Documentation

# `gamma`

Gamma function

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## Syntax

```gamma(`x`)
gamma(`iv`)
```

## Description

`gamma(x)` represents the gamma function .

The gamma function is defined for all complex arguments apart from the singular points 0, - 1, - 2, ….

The gamma function is related to the factorial function: ```gamma(x) = fact(x - 1) = (x - 1)!``` for all positive integers `x`.

If `x` is a floating-point value, then `gamma` returns a floating-point value. If `x` is a floating-point interval, `gamma` returns a floating-point interval. If `x` is a positive integer not larger than the value given by `Pref::autoExpansionLimit()`, then an integer is returned. (Use `expand(gamma(x))` to get an integer value for larger integers `x`.) If `x` is a rational number of domain type `DOM_RAT` not larger than the value given by `Pref::autoExpansionLimit()`, then the functional relation Γ(x + 1) = xΓ(x) is applied to “normalize” the result. (Again, use `expand(gamma(x))` to enforce this normalization for larger rational numbers `x`.) The functional relation is applied if is a rational number of domain type `DOM_RAT` that is an integer multiple of or . The call `gamma(1/2)` yields `sqrt(PI)`. The call `gamma(infinity)` yields `infinity`. For all other arguments, a symbolic function call is returned.

The floating-point attribute of `gamma` is a kernel function, that is, floating-point evaluation is fast.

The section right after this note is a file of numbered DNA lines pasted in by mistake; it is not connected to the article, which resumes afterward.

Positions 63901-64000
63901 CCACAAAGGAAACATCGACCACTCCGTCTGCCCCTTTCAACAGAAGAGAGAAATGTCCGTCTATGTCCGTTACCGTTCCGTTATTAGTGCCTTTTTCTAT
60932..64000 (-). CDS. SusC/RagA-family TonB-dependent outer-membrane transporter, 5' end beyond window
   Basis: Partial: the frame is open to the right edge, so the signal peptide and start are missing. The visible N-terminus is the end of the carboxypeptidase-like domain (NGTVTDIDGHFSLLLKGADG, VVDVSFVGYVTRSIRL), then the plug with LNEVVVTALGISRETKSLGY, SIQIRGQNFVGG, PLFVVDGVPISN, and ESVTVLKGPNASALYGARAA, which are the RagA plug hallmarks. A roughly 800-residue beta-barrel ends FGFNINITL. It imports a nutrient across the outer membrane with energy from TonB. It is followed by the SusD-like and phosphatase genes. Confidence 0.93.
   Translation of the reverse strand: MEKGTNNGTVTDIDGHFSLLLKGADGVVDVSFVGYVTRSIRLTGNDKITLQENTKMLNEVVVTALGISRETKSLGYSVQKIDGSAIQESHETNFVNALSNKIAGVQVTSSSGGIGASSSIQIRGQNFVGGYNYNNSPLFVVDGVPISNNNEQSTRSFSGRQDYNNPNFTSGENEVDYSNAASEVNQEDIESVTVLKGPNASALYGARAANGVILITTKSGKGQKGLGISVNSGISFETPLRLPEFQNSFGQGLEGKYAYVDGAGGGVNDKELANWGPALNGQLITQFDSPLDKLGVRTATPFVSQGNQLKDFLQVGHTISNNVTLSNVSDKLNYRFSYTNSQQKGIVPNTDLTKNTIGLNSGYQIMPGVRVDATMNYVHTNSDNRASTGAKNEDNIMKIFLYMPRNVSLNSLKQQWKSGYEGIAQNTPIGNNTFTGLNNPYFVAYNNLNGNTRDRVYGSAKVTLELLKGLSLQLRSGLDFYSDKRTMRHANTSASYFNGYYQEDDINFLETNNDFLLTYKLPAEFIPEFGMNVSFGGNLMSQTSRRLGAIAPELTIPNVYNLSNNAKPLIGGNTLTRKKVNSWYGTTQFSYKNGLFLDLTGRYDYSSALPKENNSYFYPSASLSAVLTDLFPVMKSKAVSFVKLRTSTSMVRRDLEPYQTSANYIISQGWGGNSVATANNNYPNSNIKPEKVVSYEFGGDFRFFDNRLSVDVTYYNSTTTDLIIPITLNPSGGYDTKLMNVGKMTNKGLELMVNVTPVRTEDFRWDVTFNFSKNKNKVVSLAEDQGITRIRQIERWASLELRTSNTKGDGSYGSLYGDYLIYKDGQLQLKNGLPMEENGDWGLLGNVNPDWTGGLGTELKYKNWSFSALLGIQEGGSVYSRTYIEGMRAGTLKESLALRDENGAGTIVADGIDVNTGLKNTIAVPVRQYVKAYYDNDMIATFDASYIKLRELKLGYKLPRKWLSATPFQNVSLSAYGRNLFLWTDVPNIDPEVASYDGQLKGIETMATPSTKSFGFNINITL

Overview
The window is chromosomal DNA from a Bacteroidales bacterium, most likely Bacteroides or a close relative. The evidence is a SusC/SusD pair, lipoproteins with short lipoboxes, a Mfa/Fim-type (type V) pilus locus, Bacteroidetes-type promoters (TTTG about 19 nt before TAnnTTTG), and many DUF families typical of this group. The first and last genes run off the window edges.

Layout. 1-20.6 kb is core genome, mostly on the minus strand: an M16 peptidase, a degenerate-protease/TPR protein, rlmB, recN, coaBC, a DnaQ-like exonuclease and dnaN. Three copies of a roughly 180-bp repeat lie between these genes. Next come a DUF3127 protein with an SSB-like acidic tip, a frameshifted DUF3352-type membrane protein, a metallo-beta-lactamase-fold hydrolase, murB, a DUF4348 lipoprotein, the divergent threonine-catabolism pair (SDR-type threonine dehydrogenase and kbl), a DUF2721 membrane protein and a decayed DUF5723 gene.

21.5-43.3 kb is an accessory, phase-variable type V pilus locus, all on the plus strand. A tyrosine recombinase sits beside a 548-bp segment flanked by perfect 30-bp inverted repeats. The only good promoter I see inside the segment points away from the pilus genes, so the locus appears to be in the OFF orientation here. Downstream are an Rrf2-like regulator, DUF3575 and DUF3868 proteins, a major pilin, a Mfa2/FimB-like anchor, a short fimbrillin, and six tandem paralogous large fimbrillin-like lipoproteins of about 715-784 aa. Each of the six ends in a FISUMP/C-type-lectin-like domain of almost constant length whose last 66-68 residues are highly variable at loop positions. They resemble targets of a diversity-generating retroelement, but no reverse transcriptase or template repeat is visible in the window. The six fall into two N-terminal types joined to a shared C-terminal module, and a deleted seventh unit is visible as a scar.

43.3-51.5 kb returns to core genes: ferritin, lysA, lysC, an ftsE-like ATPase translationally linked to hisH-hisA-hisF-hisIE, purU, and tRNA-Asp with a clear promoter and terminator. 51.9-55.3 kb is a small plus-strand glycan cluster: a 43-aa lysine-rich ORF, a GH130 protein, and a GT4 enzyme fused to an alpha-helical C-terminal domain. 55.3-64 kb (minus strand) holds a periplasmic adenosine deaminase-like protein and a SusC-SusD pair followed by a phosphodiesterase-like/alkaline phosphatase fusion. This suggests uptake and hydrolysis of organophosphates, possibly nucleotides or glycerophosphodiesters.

The `expand` attribute rewrites `gamma(x)` by using the functional equation Γ(x + 1) = xΓ(x), the reflection formula ,

and the Gauss multiplication formula for Γ(kx) when k is a positive integer. See Example 3. For numerical `x`, the functional equation is used to shift the argument to the range `0 < x < 1`.

The functional equations for `gamma` lead to various identities for `lngamma` which can be applied via `expand`. See Example 3.

The logarithmic derivative of `gamma` is implemented by the digamma function `psi`.

## Environment Interactions

When called with a floating-point argument, the function is sensitive to the environment variable `DIGITS` which determines the numerical working precision.

## Examples

### Example 1

Call `gamma` with exact and symbolic input data:

```gamma(15), gamma(3/2), gamma(-3/2), gamma(sqrt(2)), gamma(x + 1)```
` `

Call `gamma` with floating-point arguments:

```gamma(11.5), gamma(2.0 + 10.0*I)```
` `

### Example 2

`gamma` is singular for nonpositive integers:

`gamma(0)`
```Error: Singularity. [gamma] ```

### Example 3

`diff`, `expand`, `float`, `limit`, and `series` handle expressions involving `gamma`:

`diff(gamma(x^2 + 1), x)`
` `
`float(ln(3 + gamma(sqrt(PI))))`
` `
`expand(gamma(x + 2))`
` `
`expand(gamma(2*x))`
` `
`expand(gamma(2*x - 1))`
` `
`limit(1/gamma(x), x = infinity)`
` `
`limit(gamma(x - 4)/gamma(x - 10), x = 0)`
` `
`series(gamma(x), x = 0, 3)`
` `

The Stirling formula is obtained as an asymptotic series:

`series(gamma(x), x = infinity, 4)`
` `

### Example 4

The logarithm function `ln` has a branch cut along the negative real semi axis, where the values jump by 2 π i when crossing the cut. In the following plot of the imaginary part of the logarithm of the gamma function the lines in the complex z plane with and are clearly visible as discontinuities:

```plotfunc3d(Im(ln(gamma(x + I*y))), x = -10 .. 10, y = -10 .. 10, Submesh = [2, 2], CameraDirection = [0, -1, 1000]):``` The function `lngamma(z)`, however, adds suitable integer multiples of 2 π i to `ln(gamma(z))` making the function analytic throughout the complex plane with a branch cut along the negative real semi axis:

```plotfunc3d(Im(lngamma(x + I*y)), x = -10 .. 10, y = -10 .. 10, Submesh = [2, 2], CameraDirection = [0, -1, 1000]):``` ## Parameters

 `x` `iv`

## Return Values

Arithmetical expression or a floating-point interval.

`x`